More than 300 passengers and crew on the boutique cruise liner are on a special voyage to Tahiti and then, for some, deep into the Pacific Ocean, chasing a total eclipse that will blot out the sun on the morning of July 2.
Most passengers will join the cruise on Wednesday in Tahiti – and from there they will head south past Gambier Islands to Pitcairn Island and then, on July 2, they will sail west into the ocean towards the Cooks.
They aim to be at the “ideal location” for totality: a latitude of 24° 48.640’ S, and a longitude of 133° 38.763’ W.
For those embarking in Papeete, cruise company Wilderness Travel charged from $14,000 to $37,000 for a cabin. And it has sold out.
Sieni Tiraa, destination development coordinator for Cook Islands Tourism, said the Paul Gauguin visited Aitutaki and then Rarotonga this week. About 200 passengers went on organised tours ranging from safari tours, lagoon tours and cross island treks.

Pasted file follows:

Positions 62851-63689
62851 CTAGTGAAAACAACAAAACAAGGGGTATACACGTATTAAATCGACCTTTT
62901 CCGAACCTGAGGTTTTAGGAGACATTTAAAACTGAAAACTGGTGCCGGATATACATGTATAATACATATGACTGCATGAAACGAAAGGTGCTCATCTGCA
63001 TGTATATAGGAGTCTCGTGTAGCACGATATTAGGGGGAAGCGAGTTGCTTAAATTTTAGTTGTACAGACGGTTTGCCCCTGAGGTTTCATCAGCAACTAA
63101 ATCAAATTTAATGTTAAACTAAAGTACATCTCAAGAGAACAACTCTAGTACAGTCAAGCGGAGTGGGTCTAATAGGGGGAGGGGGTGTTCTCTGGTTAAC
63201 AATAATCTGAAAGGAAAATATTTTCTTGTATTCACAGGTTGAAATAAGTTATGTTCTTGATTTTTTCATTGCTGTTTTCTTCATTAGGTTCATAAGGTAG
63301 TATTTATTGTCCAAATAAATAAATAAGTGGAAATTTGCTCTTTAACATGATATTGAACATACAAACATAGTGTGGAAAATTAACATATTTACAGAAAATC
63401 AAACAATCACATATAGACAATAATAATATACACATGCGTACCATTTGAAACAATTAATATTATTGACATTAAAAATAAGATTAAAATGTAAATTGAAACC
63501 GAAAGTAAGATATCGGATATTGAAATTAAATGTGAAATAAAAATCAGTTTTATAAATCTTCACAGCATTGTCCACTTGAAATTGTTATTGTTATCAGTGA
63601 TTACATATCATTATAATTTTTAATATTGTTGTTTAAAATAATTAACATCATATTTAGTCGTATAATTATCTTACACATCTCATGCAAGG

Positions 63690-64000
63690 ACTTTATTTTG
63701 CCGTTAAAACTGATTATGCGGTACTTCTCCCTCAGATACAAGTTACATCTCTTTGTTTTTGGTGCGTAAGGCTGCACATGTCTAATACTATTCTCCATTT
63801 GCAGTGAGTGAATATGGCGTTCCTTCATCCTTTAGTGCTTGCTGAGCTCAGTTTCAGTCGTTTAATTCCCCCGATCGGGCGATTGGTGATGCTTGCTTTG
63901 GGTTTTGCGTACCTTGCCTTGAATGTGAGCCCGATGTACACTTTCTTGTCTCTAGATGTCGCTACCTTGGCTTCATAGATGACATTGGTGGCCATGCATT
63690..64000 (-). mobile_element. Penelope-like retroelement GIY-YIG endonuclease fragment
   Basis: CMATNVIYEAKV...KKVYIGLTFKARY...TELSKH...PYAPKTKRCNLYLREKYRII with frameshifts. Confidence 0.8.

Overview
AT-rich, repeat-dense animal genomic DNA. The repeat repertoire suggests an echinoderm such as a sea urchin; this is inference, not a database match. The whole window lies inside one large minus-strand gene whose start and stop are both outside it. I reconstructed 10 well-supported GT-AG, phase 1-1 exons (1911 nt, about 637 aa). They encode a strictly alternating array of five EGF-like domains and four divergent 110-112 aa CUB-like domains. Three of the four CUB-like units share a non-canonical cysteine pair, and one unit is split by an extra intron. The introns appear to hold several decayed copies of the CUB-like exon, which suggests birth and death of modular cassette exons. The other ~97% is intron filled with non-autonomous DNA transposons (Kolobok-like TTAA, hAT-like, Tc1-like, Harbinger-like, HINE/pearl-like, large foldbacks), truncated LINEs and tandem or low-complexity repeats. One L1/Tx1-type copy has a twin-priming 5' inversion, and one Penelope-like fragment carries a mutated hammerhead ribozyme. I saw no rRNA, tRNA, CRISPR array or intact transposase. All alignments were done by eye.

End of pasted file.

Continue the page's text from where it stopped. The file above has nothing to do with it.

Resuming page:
The ship will carry its own astronomers, Alex Filippenko and Rick Fienberg, as well as Polynesian cultural anthropologist Mark Eddowes, an expert in the archaeology of French Polynesia and the Cook Islands. Eddowes has been working with UNESCO on the study of marae in Cook Islands.
During the days at sea, the passengers can enjoy presentations by the team of experts on the total solar eclipse.
The cruise liner will also carry a meteorologist to judge the best position to sight the total solar eclipse. They estimate totality will last close to 3 minutes and 16 seconds.